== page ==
As the UK is set to be hit with a heatwave over the next few days, many pet owners will be worrying about their furry friends and how to keep them safe during the intense heat.

While it is commonly known that humans can suffer from heatstroke, few know that the warm weather can also cause the same illness in dogs.

Heatstroke is an illness that can occur in all dogs, but some breeds are slightly more susceptible to the heat.

The RSPCA website says: “Some types of dogs are more prone to heatstroke, like very old or young dogs, dogs with thick, heavy coats or dogs with very short flat faces like pugs and bulldog types. Dogs with certain diseases or on some types of medication are also more at risk.”

Dog breeds most likely to suffer from heatstroke

According to the PDSA, these are some of the dog breeds that are most likely to suffer from heatstroke:

  • Pug
  • English Bulldog
  • French Bulldog
  • Dogue de Bordeaux
  • Pomeranian
  • Shih Tzu
  • Boston Terrier

This is due to their flat faces, with noses playing a big part in a dog's ability to cool themselves down.

Bournemouth Echo: (Canva)(Canva)

How to spot heatstroke in dogs?

Heatstroke is a serious illness that develops when a dog is too hot and struggles to lower its temperature.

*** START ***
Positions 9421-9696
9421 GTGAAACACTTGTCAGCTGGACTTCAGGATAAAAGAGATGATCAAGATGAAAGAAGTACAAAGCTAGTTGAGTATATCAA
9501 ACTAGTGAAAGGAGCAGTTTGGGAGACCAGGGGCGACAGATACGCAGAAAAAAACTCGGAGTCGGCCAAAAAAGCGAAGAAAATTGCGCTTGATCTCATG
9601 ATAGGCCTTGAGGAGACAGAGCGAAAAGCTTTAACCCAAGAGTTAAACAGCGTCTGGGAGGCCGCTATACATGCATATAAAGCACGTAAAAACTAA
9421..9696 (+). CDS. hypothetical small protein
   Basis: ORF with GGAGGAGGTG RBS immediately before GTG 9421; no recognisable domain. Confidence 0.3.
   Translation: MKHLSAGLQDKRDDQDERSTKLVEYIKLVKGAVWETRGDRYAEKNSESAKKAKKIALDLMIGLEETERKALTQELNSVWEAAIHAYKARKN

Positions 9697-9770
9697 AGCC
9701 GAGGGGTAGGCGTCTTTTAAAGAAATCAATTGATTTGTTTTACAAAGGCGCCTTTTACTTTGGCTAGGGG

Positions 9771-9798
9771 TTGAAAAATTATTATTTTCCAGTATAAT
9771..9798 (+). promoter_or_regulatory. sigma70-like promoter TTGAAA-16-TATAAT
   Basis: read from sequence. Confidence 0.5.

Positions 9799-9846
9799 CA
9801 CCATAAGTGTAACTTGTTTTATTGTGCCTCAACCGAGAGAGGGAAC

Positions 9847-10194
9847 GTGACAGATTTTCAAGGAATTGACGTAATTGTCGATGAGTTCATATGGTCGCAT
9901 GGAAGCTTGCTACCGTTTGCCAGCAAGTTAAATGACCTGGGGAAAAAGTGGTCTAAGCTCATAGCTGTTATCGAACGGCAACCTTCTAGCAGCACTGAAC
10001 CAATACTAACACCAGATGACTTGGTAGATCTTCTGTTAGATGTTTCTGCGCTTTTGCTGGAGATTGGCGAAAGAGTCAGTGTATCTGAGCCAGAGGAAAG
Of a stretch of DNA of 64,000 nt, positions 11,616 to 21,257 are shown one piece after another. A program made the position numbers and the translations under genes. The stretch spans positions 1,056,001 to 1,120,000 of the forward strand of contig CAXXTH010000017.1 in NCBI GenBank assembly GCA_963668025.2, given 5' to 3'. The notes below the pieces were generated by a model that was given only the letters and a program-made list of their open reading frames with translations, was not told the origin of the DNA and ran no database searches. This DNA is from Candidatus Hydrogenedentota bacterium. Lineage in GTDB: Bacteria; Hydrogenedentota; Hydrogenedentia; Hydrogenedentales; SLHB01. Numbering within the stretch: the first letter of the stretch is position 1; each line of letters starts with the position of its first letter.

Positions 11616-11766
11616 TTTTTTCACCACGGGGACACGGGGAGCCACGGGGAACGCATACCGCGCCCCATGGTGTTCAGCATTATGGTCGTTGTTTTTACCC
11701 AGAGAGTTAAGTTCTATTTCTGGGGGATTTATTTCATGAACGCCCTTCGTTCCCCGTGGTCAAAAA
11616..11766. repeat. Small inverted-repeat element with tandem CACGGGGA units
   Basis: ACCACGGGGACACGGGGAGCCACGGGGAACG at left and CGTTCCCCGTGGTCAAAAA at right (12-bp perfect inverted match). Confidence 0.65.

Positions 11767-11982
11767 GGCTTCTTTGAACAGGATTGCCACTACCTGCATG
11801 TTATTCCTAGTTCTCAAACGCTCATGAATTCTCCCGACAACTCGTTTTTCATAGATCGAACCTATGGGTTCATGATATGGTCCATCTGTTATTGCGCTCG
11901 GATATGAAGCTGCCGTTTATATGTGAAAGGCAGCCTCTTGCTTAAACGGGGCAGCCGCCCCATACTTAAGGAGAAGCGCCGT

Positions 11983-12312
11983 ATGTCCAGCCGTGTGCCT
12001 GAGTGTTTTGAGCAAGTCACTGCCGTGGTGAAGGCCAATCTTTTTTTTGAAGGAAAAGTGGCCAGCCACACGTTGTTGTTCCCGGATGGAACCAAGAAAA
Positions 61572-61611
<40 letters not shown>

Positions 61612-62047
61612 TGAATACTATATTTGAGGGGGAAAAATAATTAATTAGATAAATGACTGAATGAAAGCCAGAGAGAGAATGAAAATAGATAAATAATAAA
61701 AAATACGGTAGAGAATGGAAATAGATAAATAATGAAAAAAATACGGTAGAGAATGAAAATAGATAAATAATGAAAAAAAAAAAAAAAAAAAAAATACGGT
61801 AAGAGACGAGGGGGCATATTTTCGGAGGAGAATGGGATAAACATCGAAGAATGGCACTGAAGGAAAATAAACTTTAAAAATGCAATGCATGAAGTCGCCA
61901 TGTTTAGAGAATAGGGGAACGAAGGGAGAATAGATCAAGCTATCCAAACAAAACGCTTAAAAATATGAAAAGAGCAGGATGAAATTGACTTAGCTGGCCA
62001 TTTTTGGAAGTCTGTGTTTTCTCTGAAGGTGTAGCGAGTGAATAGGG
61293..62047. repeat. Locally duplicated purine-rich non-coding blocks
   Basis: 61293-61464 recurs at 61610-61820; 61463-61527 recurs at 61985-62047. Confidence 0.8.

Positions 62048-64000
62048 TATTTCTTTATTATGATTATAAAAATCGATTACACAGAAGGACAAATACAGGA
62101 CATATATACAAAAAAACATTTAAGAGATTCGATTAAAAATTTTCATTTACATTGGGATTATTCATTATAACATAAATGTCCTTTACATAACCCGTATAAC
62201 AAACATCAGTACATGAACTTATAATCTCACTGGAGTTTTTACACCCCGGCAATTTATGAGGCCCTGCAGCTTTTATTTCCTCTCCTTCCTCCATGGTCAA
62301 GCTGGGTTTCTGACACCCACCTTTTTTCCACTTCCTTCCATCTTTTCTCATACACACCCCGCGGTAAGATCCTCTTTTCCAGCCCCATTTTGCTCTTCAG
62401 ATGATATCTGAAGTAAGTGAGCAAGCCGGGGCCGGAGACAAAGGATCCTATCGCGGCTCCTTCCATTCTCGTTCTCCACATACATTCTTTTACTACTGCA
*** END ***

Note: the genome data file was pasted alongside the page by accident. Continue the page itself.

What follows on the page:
Signs of heatstroke can include excessive panting, drooling, bright red gums, shaking, vomiting and in severe cases, collapsing.

The RSPCA also states that dogs may become lethargic or disorientated.

What to do if your dog has heatstroke?

Dogs suffering from heatstroke need urgent care to help bring their temperature back down. The RSPCA advises the following steps for a dog with heatstroke:

  • Move the dog to a shaded and cool area
  • Immediately pour cool (not cold to avoid shock) water over the dog. Tap water (15-16°C) has been found to be the most effective at cooling dogs with heat-related illnesses.  In a true emergency, any water is better than nothing.
  • Wet towels placed over the dog can worsen the condition, trapping heat.  In mild cases towels can be placed under the dog, but never over, and in a true emergency water immersion or pouring water with air movement is ideal.
  • Allow the dog to drink small amounts of cool water
  • Continue to pour cool water over the dog until their breathing starts to settle, but not too much that they start shivering
  • Dogs that have lost consciousness will stop panting, despite still having a very high temperature, these dogs require urgent aggressive cooling as a priority.
  • Throughout the treatment of heatstroke try to avoid pouring water on or near your dog's head, as there is a risk of them inhaling water which could lead to drowning, especially for flat-faced and unconscious dogs.

Once the dog is cooled, immediately bring them to the nearest vet.